Any conflict is merely a reflection of our inner world, right? Also, a mirror to show us more of ourselves. If we step back and see it more like a movie, ha! It doesn’t even have as much charge because we can reflect and with fun curiosity ask “what can I learn about myself?” or “How can I love and accept myself more?”.
    The reason I say love ourselves, is because it isn’t about the other person! It is a mirror… well more like smoke and mirrors because what we see isn’t as clear as it could be. That’s why I like Debbie Ford’s Shadow Process (her book Dark Side of Light Chasers). Those opinions, traits, and actions that we don’t like, or find conflict with in others, is merely what we don’t like about ourselves. When you dig deep enough you can find it.
    So yes, I get that we want to keep our vibe up, but often times it happens at the expense of having kinks of resistance. We resist conflict. We could instead dissolve it in the light of seeing ourselves for who we truly are- made up of the dark and light! Not sweeping it under the rug or forcing the positive vibe to mask what lies underneath.
    I agree that sometimes it is just “too much to deal with”. Sometimes all it takes is a shift in perspective and we can see these conflicts as opportunities to get more intimate with our inner world. Also, it gives us a chance to stand stronger in our authenticity- how are we supposed to strengthen our ability to stay in a good vibe regardless of outside drama other than practice. Well, our family is often our #1 place for practice!!! 🙂
    We had a recent political clash that got pretty ugly at a party for my youngest sister. It was um… very uncomfortable. I was so concerned about everyone, got wrapped up in it, and all of a sudden the intensity that I felt about wanting good for all these people I realized was just want my soul was wanting for ME. Duh. So I will help heal them, by healing myself. Yup. The hopo’ono thingy again. Geesh I love how all these things come full circle. Amazing.
    WOW!!!! I hope everyone has a deeply self discovering holiday!! Oh yeah, and FUN too!!! All I know is I will be missing my baby sister! And it makes me realize I am missing ME. It is so true. 🙂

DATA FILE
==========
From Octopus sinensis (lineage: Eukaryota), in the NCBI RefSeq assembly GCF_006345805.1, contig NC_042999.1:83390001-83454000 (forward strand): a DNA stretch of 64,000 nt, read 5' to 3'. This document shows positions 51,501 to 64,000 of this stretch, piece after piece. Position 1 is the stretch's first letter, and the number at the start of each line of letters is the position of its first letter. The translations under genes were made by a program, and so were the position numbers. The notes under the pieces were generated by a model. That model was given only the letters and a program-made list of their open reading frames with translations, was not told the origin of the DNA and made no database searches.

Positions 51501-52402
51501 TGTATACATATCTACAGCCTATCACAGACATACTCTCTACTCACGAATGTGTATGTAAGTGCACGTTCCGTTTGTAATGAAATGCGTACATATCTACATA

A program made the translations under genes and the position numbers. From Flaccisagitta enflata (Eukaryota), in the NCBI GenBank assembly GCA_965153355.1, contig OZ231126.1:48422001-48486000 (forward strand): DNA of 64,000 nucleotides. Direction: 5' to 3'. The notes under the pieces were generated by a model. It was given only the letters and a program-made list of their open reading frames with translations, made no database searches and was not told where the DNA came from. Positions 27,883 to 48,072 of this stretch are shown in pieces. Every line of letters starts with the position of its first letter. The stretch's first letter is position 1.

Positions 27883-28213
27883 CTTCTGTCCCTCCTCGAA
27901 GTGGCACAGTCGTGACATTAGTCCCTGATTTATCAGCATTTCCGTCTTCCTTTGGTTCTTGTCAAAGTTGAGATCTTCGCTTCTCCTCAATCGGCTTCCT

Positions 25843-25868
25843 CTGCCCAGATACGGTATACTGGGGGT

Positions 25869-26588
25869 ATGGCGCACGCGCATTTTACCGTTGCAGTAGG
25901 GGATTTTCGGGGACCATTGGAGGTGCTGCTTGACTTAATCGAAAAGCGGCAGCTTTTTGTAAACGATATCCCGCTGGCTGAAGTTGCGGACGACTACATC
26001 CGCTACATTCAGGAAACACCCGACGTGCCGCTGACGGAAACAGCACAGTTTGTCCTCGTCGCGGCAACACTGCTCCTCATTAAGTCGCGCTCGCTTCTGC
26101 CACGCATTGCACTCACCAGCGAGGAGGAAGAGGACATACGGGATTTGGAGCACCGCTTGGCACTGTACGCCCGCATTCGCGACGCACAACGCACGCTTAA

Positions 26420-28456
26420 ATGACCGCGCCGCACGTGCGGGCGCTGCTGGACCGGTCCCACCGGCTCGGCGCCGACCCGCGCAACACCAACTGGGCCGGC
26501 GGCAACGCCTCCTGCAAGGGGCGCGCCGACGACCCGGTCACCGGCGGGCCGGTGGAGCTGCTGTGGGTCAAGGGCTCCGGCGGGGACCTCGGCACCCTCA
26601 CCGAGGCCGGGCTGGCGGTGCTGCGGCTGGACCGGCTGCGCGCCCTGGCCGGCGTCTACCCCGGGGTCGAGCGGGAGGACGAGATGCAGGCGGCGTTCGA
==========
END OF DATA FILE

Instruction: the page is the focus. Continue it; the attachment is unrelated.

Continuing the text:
Thanks everyone!! Peace & Light, Jess

  • I like your holiday style, Kristy! Kudos to you for so easily finding the enjoyment of it!! I might channel you next week, if that’s okay. ha!

    And Bridgette, it’s interesting, because I think she might have actually said that to me at one point (agree to disagree), and yet … and yet we do. lol

    I listened to some more Abe that really got me lined up on this … Jerry saying something to Esther about how every solution is preceded by a problem. And the deliciousness of solutions are well worth the problems.

    Helped me see it all differently, and to be much lighter about it.

  • Well, I couldn’t ask for better company than YOU, Melodie! lol Glad to know I’m not alone in this.

    Thanks for posting!!!!

  • Agree to disagree and don’t discuss it anymore. It sounds like you both like each other, so agree to focus on your common ground (or at least stay away from this loaded issue). You have both made your arguments, no one is changing their minds, enough said.
    We have this issue in my family–and we have all agreed that we enjoy each other much more when we don’t discuss politics in “mixed” company. We recently had a family get-together and while most of us were elated about the election and would’ve loved to discuss it, we didn’t out of respect for the other family members who weren’t quite so excited. Instead, we play games and argue about that. 🙂

  • Kristy M says: